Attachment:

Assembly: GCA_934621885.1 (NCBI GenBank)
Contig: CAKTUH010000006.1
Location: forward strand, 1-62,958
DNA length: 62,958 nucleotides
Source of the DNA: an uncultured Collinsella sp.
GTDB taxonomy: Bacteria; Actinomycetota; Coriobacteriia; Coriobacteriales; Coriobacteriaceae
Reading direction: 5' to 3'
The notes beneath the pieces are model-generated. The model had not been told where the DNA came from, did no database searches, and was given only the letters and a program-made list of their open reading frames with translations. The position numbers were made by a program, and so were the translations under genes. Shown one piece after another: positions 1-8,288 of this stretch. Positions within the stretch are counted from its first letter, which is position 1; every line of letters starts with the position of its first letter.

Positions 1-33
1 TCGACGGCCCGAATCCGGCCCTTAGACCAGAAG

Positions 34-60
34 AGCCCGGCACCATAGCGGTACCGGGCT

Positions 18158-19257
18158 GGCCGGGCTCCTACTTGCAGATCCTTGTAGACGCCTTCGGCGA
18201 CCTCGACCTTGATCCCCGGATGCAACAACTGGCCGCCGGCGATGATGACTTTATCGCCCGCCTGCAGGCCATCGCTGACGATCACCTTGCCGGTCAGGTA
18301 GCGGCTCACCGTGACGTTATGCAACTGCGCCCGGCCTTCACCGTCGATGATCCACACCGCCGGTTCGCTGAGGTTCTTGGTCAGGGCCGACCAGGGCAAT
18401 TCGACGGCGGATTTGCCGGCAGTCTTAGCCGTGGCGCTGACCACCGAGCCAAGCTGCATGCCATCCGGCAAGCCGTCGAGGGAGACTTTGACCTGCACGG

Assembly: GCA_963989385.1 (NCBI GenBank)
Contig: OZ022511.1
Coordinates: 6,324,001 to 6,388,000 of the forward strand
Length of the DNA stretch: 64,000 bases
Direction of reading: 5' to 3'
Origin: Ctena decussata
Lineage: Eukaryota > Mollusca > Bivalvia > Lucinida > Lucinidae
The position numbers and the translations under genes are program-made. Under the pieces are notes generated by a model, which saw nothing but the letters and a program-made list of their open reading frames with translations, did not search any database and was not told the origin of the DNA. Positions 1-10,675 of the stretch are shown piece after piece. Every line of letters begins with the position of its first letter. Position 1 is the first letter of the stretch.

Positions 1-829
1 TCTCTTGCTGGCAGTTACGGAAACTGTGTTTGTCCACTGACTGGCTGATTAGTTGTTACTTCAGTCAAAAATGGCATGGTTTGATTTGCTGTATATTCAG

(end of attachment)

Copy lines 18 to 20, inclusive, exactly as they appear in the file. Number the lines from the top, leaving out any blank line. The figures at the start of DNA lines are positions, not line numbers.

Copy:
Assembly: GCA_963989385.1 (NCBI GenBank)
Contig: OZ022511.1
Coordinates: 6,324,001 to 6,388,000 of the forward strand